You ever read so much cool new stuff you think your head will explode? My library will be discussing the possiblities of podcasting and text messaging so I went out to see what I had in my del.icio.us bookmarks to get some ideas. Hours later, I added a whole bunch of new ‘marks, listened to an interesting interview from Jon Udell on podcasting and screencasting (which of course, I failed to note the URL for), and while checking the always on-point Jenny Levine over at The Shifted Librarian found her notes on the Gaming, Learning and Libraries conference that just ended, as well as her notes from the Gaming, Learning and Society conference back in June (see the end of the post). What’s so exciting about all of this is the ability to participate, to create community, to gather information from multiple sources, evaluate and repackage it and then to get feedback. With podcasting, there’s an opportunity reach out, to speak to our users in real human voices in places we can’t go in person. They could take our in-house talks, readings from open sources, music that we create, tips on how to do better research, audio tours–all of this content with them on their music players while we’re not there. As for gaming, the whole paradigm of instruction is vastly more exciting then the typical BI. Instead of talking at them about various search functions, if I could bring that same spirit of collaboration and participatory problem-solving to a session, I’d be ecstatic. It’s these hints I sense in social software–the ability to collaboratively add bookmarks or information to a wiki so that all users can benefit from each others’ intelligence on a problem, the ability to speak to our users (and have them comment back in text at least) through podcasting, the ability to add some kind of collaborative problem-solving to information problems both formally through directed questioning or case studies or informally through games, trivia or, even at the limit, some kind of library alternate reality game–these are the things that make me excited about what the library and education could be. Must think on this more to be coherent . . .but then that’s what this blog is for.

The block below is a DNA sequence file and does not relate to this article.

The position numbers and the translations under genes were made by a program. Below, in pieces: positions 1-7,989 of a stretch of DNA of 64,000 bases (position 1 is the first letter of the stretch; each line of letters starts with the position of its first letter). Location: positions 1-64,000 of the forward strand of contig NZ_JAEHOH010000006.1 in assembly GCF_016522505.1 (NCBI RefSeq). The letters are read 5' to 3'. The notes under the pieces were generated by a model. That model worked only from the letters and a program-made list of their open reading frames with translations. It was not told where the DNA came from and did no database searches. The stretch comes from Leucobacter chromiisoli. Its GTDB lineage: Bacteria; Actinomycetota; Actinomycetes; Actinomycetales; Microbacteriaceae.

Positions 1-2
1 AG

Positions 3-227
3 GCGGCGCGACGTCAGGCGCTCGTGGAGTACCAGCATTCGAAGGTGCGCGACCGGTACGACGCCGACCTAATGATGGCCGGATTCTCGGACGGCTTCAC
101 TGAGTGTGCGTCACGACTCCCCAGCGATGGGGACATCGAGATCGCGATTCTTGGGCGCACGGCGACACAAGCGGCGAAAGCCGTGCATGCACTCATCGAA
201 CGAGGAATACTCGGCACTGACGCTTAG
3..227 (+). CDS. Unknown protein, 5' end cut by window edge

OK so it’s clear that not much posting has been going on. I’m trying something new for the upcoming year though. I got a WordPress hosted blog (because categories make me happy) and I’ll try posting all of the more work-related stuff there and this space can be for the random and not yet ready for prime time musings. We’ll see if posting picks up any on either:)